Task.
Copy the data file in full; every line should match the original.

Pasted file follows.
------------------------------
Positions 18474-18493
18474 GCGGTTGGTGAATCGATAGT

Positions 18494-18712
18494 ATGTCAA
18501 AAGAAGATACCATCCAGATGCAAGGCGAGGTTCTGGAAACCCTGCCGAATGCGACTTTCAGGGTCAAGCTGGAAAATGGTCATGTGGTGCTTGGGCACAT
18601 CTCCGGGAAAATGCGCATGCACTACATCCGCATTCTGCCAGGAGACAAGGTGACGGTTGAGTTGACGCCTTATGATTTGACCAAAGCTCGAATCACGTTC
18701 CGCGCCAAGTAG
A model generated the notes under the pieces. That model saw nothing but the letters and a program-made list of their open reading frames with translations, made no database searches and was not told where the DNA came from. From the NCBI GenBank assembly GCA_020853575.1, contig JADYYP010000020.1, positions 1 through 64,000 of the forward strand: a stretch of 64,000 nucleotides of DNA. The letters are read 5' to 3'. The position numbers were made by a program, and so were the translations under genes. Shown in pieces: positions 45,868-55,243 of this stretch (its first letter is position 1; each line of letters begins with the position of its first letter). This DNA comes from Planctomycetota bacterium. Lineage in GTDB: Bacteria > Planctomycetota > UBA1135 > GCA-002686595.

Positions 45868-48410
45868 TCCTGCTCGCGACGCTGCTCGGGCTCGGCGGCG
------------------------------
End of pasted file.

Positions 18474-18493
18474 GCGGTTGGTGAATCGATAGT

Positions 18494-18712
18494 ATGTCAA
18501 AAGAAGATACCATCCAGATGCAAGGCGAGGTTCTGGAAACCCTGCCGAATGCGACTTTCAGGGTCAAGCTGGAAAATGGTCATGTGGTGCTTGGGCACAT
18601 CTCCGGGAAAATGCGCATGCACTACATCCGCATTCTGCCAGGAGACAAGGTGACGGTTGAGTTGACGCCTTATGATTTGACCAAAGCTCGAATCACGTTC
18701 CGCGCCAAGTAG
A model generated the notes under the pieces. That model saw nothing but the letters and a program-made list of their open reading frames with translations, made no database searches and was not told where the DNA came from. From the NCBI GenBank assembly GCA_020853575.1, contig JADYYP010000020.1, positions 1 through 64,000 of the forward strand: a stretch of 64,000 nucleotides of DNA. The letters are read 5' to 3'. The position numbers were made by a program, and so were the translations under genes. Shown in pieces: positions 45,868-55,243 of this stretch (its first letter is position 1; each line of letters begins with the position of its first letter). This DNA comes from Planctomycetota bacterium. Lineage in GTDB: Bacteria > Planctomycetota > UBA1135 > GCA-002686595.

Positions 45868-48410
45868 TCCTGCTCGCGACGCTGCTCGGGCTCGGCGGCG